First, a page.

Photo by Nicholas Knight courtesy of Public Art Fund
The Public Art Fund will present a talk at The New School that explores the intersection of history, art, design through the lens of both historic and contemporary dazzle ships. “Dazzling” ships was a technique invented by British painter Norman Wilkinson during World War I. Wilkinson came up with the idea to “camouflage” war ships by painting them with patterns that would optically distort their forms and confuse enemy submarines tracking their distance, direction, and speed. New York City’s Fireboat John J. Harvey was dazzled by New York artist Tauba Auerbach, and is currently on view at Hudson River Park’s Pier 66a.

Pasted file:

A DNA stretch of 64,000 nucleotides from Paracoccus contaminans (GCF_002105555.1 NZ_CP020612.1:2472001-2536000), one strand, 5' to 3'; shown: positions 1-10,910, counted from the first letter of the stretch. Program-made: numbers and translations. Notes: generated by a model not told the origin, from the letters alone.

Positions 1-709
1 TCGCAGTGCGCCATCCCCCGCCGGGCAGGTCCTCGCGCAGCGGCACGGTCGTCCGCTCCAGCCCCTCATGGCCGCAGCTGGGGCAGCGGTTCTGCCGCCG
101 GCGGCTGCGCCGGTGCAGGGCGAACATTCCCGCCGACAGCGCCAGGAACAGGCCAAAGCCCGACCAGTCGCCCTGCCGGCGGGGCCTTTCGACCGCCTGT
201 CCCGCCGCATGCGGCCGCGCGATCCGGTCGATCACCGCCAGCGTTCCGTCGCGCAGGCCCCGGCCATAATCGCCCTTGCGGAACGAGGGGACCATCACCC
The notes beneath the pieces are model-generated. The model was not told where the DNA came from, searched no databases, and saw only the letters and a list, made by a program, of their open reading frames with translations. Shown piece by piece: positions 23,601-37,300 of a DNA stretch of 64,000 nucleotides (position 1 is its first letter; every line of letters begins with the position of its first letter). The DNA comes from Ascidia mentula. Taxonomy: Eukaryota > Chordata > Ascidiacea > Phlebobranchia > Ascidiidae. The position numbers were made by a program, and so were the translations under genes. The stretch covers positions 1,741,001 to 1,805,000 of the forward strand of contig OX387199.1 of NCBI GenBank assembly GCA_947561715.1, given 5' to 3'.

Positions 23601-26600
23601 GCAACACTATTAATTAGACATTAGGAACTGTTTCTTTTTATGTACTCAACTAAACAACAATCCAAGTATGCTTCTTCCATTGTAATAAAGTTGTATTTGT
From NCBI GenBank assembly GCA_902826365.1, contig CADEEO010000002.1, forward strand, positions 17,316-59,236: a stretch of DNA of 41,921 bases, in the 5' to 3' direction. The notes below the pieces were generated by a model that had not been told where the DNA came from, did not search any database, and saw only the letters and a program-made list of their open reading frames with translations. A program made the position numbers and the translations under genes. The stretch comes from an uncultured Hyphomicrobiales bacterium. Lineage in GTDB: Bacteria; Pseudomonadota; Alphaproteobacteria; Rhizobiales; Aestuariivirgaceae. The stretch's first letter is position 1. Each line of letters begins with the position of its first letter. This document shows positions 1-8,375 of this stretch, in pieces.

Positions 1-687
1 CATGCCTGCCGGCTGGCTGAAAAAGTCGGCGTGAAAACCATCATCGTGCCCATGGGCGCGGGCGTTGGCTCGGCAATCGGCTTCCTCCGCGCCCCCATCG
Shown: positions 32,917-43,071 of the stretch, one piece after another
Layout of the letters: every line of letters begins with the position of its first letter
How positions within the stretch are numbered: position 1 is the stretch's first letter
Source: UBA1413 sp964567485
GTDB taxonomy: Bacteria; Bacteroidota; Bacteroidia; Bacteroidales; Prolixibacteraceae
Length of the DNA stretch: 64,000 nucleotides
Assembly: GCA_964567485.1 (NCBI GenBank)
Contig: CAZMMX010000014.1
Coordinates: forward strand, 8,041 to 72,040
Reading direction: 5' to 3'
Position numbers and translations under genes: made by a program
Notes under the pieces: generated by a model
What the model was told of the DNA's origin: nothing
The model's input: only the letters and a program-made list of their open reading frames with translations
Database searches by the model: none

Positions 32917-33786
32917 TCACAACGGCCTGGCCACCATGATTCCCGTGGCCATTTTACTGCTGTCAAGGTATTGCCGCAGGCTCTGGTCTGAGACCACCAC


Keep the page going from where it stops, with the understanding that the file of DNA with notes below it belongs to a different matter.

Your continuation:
At the Public Art Fund talk, distinguished dazzle camouflage historian Roy R. Behrens will frame the fireboat project within the historical and political context of dazzle camouflage painting. Flow Separation curator Emma Enderby will discuss Auberbach’s modern reinterpretation of dazzle design as well as its four contemporary precursors in the UK, and Public Art Fund Director of Exhibitions Jesse Hamerman will offer an insightful behind-the scenes look at the process of realizing Auerbach’s vision for Flow Separation.
The lecture will be held on November 15th at the The New School, Tishman Auditorium, University Center at 6:30p.m. Tickets are $10 for the general public and can be purchased here.